Yes. I would listen again much for the same reason one would listen to anything again - go absorb more the second time. The text was so laden with facts and events that it would be worth a second listen.
I think that the looks into executive meetings between multiple food companies were most enticing and informative.
This is a nonfiction text.
The Illusion of Choice.
While the information is well researched and very interesting, the style of reading makes it difficult to tolerate. Nonfiction doesn't require drama. Narration should not distract. I had to buy the hard copy to finish.
The amount of information presented is limited. I found the book slow and the information repetitive. Although there is some new information on BIG FOOD, I was disappointed. The facts could have been revealed in a magazine article. The author is a reporter and this is a report stretched out.... Good facts....that's it.
I love AUDIBLE! I never get mad at traffic jams and can listen to many different books, despite of my short time.
This is a great book, an eye opener for sure, a wake up call for those who are eating the foods that are being manufactured to make us fat. Everywhere in the world there is the obesity pandemic. We are fighting the scale daily, and this is all because of them, the industry that put too much salt, sugar and fat in their products to hook us, to make us buy more, and, in the end, spend the money on "petamen bariatric"...
Listen to it and you will start to notice the industry's tricks, and maybe you will never fall into the trap again.
this info will make you feel you have duped most of your life by both the government--who doesn't care a bit about YOU and ME--and the big companies--who are only in it for the $. no one cares about your health when it comes down to the dollars in your bank accounts, so read, read, read and learn what is healthy and what isn't. nothing that is manufactured and comes in a package is healthy!!
Yes its very interesting well resurched and well read
Realizing the people I treusted could not be trusted
The Cold hard truth about our food and the people who make it.
I think it need to be given more publicity or given out free
While the number of books demonizing the food industry grows larger every year, this one deserves a place very near the top. Moss just lays out the economic and human drivers behind the fundamental alteration in the food chain. There is just a wealth of fascinating information, and human interest stories.
But then there's Scott Brick. Why does every sentence have to sound like a roller coaster? It wears you out after a while. Luckily, this is a Whispersync for Voice book, so I can consume most of it on my Kindle.
Food justice and access to nutritious food is one of my interests. This book did not disappoint as it traced the increasingly industrial process of bringing our food to market and how the processes strips our food of nutrition. It also clearly shows how food production is no longer a quest to feed people but to improve both market share and Wall Street performance.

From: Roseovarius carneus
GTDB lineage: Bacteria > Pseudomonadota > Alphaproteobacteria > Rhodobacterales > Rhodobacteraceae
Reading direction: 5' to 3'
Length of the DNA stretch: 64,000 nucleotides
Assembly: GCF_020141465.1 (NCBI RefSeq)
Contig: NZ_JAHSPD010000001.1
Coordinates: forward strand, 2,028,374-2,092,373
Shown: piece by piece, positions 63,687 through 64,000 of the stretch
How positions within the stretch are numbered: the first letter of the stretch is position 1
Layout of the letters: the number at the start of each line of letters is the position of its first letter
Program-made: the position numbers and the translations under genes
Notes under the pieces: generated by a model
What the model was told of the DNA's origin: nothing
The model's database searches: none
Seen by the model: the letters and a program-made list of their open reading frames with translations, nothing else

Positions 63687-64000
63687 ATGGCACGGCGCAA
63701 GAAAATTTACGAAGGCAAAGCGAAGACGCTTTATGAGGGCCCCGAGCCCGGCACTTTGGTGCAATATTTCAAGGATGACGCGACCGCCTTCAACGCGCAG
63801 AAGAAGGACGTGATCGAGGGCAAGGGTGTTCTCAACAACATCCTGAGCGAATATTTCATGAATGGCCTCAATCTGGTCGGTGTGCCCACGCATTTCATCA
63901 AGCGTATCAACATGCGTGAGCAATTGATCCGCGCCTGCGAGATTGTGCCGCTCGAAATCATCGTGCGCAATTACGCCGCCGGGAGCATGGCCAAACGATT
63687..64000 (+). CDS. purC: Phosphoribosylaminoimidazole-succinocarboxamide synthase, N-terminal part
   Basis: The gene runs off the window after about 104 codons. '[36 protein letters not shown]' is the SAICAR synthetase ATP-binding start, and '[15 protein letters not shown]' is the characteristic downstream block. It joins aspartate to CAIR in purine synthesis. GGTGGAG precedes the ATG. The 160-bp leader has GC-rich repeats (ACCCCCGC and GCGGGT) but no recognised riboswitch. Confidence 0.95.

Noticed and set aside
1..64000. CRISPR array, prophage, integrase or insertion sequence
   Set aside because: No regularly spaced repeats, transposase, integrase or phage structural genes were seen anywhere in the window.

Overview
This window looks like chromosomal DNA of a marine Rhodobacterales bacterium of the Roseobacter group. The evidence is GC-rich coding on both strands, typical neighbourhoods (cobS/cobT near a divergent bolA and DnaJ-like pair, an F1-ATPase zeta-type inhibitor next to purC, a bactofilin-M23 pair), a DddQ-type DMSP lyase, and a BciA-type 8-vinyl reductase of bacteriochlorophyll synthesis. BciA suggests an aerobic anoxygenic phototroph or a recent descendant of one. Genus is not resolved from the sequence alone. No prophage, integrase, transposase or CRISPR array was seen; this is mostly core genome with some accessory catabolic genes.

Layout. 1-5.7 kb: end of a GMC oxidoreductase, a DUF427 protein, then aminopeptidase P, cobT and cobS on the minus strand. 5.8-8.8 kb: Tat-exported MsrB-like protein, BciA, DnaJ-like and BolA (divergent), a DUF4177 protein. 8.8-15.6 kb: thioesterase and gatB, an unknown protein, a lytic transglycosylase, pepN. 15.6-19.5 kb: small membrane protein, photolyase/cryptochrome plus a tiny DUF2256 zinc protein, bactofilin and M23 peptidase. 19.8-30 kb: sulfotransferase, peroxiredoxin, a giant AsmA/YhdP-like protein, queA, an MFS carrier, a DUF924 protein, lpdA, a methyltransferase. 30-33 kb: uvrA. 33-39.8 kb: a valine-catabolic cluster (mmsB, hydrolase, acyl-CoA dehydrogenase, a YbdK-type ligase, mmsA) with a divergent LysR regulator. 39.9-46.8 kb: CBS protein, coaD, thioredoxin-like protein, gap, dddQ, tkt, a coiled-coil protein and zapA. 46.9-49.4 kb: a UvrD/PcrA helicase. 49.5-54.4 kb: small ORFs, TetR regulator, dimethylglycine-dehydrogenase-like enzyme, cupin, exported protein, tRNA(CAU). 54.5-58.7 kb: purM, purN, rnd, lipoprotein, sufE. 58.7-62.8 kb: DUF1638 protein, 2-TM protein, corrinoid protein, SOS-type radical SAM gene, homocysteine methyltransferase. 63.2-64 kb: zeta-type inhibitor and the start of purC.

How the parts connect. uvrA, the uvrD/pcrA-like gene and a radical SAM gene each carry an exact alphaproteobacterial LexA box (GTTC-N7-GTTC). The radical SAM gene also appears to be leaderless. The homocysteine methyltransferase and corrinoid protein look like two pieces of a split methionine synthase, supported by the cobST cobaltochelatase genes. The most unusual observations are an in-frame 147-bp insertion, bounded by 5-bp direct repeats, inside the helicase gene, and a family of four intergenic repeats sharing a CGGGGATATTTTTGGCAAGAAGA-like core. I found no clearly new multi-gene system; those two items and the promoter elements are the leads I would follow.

A challenging read and, I hope, just one more nail in the coffin of big, industrial food production. If this does not challenge us to grow our own gardens and support local food producers I do not know what will. Even more importantly it clearly shows that good, nutritious food is becoming the preserve of the rich and those on limited and no incomes are not able to access the food their bodies need.
Loosing our lunch in its processed pre-packaged form is not only a health issue, it is a social justice issue and I hope that we can all add our voices to the increasing need to transform our food economy.
Yes, we all know processed food is bad for us but eat it anyway. What we don't know is what is in that food and the extent of consumer manipulation by the food industry. The government has played a role in this as well, but they are now turning around and complaining about the high obesity rate when they are part of the problem. My favorite chapter was the one on cheese. In a sentence from the book - "cheese went from being a food to being an ingredient". How true. There many enlightening facts which I cannot quote since I listened to the book but I believe it was something along the lines of a cup of Ragu having as much sugar as 4 Oreos. That tends to make you aware. A very enlightening book.
No-I would read it. The narrator makes every sentence a life and death affair.
Over the TOP.
As a previous reviewer said, as important a topic as this is, it was a shame that it was so hard to listen to.